Sampled participants

We selected male patients aged >20 years, who were diagnosed with IBS (ICD-9-CM codes 564.1) during the 2000–2011 period as the IBS cohort. The index date for patients with IBS was the date of their first medical visit. We excluded patients with a diagnosis of OED and PED (ICD-9-CM codes 607.84 and 302.72) at baseline and those without information on age and sex. For the non-IBS cohort, we used a simple random sampling method and selected four control patients without a history of IBS, who were excluded according to the same criteria as those of the IBS cohort. The IBS patients and non-IBS controls were frequency matched for age (every 5-year span), sex, monthly income, urbanization level and index year.

Outcome

We identified the first diagnosis of OED and PED as the study end point. Person-years of follow-up were calculated for each patient until OED and PED was diagnosed, death occurred, the patients withdrew from the insurance system or until the end of 2011.

Variables of interest

The sociodemographic variables used in this study comprised age (20–34 years, 35–49 years, 50–64 years and 65 years), monthly income and urbanization level. The subjects’ monthly costs for insurance premiums were classified into 3 groups of <15 000; 15 000–19 999; and 20 000 New Taiwan Dollars (1.0 USD is ~30 NTD). The urbanization level was categorized by the population density of the residential area, population ratio of the elderly, agriculture workers, different educational levels and the number of physicians per 100 000 people into 4 levels, with level 1 as the most urbanized and level 4 as the least urbanized. We considered several well-known risk factors of OED and PED including coronary artery disease (CAD; ICD-9 code 410–414), chronic obstructive pulmonary disease (COPD; ICD-9 codes 490–496), chronic kidney disease (CKD; ICD-9 codes 580–589), hypertension (ICD-9 codes 401–405), diabetes (ICD-9 code 250), hyperlipidemia (ICD-9 code 272), depression (ICD-9 code 296.2, 296.3, 300.4, 311) and anxiety (ICD-9 code 300.00), to be the comorbidities. A medical history of antihypertensive drug, antidepressants drug and benzodiazepines use was included in the analysis.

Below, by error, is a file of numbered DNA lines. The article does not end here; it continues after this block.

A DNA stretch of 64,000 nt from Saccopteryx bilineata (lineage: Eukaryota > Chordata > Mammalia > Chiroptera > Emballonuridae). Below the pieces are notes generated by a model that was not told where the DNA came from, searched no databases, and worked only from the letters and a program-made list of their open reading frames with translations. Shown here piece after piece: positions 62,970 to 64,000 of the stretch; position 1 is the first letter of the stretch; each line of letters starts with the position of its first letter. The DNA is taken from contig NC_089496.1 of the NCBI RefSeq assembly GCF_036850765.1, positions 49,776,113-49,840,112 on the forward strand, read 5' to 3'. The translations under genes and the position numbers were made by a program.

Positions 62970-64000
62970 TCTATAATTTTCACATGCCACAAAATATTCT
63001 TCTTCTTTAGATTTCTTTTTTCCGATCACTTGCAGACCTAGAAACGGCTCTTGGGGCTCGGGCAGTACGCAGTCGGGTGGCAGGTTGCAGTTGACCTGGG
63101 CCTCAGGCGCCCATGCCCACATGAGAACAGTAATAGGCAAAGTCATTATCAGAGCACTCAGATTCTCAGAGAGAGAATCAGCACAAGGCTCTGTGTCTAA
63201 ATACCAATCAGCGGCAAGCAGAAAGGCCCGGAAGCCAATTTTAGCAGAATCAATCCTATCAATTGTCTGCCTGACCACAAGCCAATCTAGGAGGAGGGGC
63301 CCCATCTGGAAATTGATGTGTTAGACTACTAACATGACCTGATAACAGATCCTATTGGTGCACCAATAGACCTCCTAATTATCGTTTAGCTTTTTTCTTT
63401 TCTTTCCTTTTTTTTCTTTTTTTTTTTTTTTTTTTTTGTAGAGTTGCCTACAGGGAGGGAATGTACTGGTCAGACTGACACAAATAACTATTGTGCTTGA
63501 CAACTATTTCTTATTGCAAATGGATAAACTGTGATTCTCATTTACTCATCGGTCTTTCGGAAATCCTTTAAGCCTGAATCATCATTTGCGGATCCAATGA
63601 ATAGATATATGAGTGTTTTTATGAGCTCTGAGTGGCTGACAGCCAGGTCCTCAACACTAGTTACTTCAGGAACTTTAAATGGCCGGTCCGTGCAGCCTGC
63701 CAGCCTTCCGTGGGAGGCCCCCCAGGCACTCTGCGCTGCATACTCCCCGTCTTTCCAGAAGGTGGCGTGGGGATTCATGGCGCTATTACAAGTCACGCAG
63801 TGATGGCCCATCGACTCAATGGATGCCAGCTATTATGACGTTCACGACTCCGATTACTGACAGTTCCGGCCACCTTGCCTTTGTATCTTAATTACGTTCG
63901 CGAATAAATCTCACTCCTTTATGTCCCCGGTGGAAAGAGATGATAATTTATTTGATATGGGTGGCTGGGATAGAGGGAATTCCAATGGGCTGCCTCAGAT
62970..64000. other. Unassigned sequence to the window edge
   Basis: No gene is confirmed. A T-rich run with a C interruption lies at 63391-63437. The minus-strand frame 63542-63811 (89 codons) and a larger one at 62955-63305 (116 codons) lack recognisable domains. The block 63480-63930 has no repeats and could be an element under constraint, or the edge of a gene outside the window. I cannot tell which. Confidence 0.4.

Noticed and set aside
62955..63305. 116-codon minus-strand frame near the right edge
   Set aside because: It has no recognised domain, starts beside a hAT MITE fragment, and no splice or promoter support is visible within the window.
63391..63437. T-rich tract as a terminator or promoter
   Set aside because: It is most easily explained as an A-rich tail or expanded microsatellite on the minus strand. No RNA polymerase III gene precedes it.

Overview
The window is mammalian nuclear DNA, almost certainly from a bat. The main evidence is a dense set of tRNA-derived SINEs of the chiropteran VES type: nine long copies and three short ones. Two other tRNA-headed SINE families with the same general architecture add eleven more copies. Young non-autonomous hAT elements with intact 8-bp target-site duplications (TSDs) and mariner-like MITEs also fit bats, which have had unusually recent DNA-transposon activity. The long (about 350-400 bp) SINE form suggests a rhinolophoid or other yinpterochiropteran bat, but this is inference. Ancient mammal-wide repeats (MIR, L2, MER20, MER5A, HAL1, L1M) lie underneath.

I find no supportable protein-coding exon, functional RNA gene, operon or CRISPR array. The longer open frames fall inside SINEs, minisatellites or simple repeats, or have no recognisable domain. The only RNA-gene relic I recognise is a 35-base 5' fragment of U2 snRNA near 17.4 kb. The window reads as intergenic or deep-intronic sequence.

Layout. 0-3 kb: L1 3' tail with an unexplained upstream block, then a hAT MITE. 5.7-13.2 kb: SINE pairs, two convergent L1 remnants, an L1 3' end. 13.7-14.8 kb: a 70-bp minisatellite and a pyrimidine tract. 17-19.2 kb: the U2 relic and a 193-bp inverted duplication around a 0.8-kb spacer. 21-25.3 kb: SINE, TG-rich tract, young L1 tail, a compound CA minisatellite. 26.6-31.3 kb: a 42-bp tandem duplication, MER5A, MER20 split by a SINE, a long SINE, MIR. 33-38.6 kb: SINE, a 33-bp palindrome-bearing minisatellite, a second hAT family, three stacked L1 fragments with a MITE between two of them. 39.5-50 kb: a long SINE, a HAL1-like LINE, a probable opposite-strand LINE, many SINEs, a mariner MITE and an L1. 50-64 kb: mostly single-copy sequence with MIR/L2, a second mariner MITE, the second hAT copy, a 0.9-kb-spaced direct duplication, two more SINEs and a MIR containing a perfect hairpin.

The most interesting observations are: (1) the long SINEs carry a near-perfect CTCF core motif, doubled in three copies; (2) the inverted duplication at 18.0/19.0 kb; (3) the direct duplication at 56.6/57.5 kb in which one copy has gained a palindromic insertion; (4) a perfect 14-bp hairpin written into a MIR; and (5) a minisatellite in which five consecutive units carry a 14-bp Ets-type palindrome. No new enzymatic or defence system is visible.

Statistical analysis

We used the χ2-test to determine the differences in categorical sociodemographic variables, comorbidities and medications between the IBS cohort and the non-IBS cohort, and used the Student’s t-test to examine the mean ages and follow-up time (years) between both cohorts. The overall, age- and comorbidity-specific incidence rates (per 10 000 person-year) were calculated for each cohort. The IBS to non-IBS cohort hazard ratio (HR) and 95% confidence interval (CI) were estimated using the univariable and multivariable Cox proportional hazards regression model. The multivariable-adjusted models included all statistically significant covariates in the univariable Cox model. The Kaplan–Meier method was used to plot the cumulative incidence of OED and PED, and a log-rank test was used to compare the cohorts. All analyses were performed using the statistical package SAS for Windows (Version 9.3, SAS Institute Inc., Carey, NC, USA). A two-tailed P<0.05 was considered statistically significant.

Results

A total of 15 533 IBS patients and 62 124 controls without IBS were enrolled in our study. Among the study participants, 48.2% of the patients were 49 years of age or younger (Table 1). The mean age in the non-IBS and IBS cohorts was 51.7±17.1 years and 52.2±16.9 years, respectively. Both cohorts tended to have lower income levels (23.3% vs 23.3%) and reside in urbanized areas (56.4% vs 56.4%). The IBS cohort included more cases of CAD, COPD, CKD, hypertension, diabetes, hyperlipidemia, depression, anxiety, antihypertensive drug, antidepressants drug and benzodiazepines than did the non-IBS cohort (all P<0.001). The overall incidence of OED was 2.30-fold greater in the IBS cohort than in the non-IBS cohort (26.6 vs 10.1 per 10 000 person-years), with an adjusted hazards ratio (AHR) of 2.12 (95% CI: 1.80–2.50; Table 2). Figure 1a shows that the cumulative incidence of OED was higher in the IBS cohort than that in the non-IBS cohort by 1.50% (log-rank test P<0.001) at the end of follow-up. The OED incidence increased with age in both cohorts, but the age-specific IBS to non-IBS relative risk was the greatest for the youngest group (crude HR=3.12; 95% CI: 2.40–4.07). The corresponding AHR reduced to 1.84 (95% CI: 1.33–2.55) for the oldest group. The OED incidence increased with comorbidities in both cohorts.